Abstract
Monitoring and diagnosis of an out of control signals in manufacturing processes has become more challenging when it involves two or more correlated variables. In any production process and in the manufacturing industry, regardless of how well designed or carefully maintained it is, a certain amount of inherent or natural variability will always exist. The natural variability is the cumulative effect of many small, essentially unavoidable causes. A process that is operating with only chance causes of variation present is said to be in statistical control. In this paper we propose a method for approaching this problem based on principal components analysis. The principal component analysis method based on the ratios form was used to investigate which of the variable(s) were responsible for the outofcontrol signal. A display of matrix of scatter plots was applied to investigate the correlation between the process variables and ellipses were used an approximate control limits. The principal component scores were used as an empirical reference distribution to establish a control region for the process to detect the variables causing the outofcontrol signal. These insights derived from the principal component analysis offered valuable cues for identifying potential signals of an outofcontrol process. The study findings indicated distinctive patterns of variance within the data, shedding light on potential signals for an outofcontrol process.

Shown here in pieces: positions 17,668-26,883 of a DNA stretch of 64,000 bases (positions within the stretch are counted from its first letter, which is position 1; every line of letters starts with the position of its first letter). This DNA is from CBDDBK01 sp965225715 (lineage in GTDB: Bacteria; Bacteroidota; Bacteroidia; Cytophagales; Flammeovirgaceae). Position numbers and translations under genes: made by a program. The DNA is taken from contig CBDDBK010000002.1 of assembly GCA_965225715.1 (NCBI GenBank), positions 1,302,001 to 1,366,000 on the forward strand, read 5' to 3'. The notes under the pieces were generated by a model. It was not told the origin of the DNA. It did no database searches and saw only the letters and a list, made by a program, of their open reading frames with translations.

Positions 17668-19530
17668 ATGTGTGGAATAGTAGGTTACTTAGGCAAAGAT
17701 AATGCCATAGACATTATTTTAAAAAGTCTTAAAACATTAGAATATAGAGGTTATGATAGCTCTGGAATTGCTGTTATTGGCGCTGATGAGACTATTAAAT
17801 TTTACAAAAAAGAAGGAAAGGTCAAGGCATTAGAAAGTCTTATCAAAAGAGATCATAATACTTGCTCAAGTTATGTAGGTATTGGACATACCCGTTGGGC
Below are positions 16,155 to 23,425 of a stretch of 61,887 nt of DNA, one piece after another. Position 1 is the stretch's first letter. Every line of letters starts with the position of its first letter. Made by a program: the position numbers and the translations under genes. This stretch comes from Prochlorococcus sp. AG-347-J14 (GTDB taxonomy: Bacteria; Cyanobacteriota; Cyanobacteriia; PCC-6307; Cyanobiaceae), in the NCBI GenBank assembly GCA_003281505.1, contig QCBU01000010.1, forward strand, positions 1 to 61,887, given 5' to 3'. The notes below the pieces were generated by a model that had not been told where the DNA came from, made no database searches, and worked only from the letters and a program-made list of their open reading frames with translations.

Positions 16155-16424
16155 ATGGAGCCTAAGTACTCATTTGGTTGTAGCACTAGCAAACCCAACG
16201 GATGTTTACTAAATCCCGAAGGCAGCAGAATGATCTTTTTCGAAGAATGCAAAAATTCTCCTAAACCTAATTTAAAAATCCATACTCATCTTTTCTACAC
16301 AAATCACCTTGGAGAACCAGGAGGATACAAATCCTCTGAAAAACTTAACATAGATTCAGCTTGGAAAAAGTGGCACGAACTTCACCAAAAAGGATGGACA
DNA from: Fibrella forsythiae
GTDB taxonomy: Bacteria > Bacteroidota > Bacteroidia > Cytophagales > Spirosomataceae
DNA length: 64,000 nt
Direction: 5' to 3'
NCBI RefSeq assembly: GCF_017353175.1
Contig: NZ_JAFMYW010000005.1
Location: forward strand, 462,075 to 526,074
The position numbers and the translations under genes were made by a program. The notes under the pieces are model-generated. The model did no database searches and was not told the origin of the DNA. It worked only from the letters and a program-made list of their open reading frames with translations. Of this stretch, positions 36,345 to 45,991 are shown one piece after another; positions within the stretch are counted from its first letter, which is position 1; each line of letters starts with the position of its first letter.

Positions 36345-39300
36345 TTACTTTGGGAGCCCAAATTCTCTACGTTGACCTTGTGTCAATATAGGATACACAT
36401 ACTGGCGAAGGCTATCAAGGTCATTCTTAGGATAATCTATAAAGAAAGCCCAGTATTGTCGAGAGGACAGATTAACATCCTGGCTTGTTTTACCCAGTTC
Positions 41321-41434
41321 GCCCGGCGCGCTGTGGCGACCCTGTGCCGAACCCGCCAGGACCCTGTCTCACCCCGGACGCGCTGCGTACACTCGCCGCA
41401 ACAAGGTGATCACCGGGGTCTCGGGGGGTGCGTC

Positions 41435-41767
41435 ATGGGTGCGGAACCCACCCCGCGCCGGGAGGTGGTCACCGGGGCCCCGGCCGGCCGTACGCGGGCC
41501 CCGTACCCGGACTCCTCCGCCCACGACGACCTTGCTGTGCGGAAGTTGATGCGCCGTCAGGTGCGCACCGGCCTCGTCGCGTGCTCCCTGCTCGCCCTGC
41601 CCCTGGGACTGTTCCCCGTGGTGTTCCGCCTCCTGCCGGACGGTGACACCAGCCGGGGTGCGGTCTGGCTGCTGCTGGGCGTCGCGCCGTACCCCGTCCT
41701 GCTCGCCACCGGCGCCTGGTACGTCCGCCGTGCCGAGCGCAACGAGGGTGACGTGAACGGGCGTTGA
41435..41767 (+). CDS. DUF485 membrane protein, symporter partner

Keywords
Process Control, Identification, OutofControl Signals, Principal Components Analysis
1. Introduction
Multivariate statistical process control (MSPC) techniques have long been integral to industry for evaluating process stability and final product quality. These techniques are crucial in monitoring and maintaining the desired quality levels in manufacturing processes, which are inherently subject to some degree of variability. This variability is acceptable when it is small and caused by random, unidentified factors, a condition defined by
[1]  Montgomery, C. D (2001). Designs and analysis of the experiments, 5th edition, Arizon State University. 
[1]
as a statistically incontrol process. However, excessive variability introduced by systematic factors renders a process outofcontrol, necessitating rigorous statistical process monitoring (SPM) to detect and address these anomalies.
The research by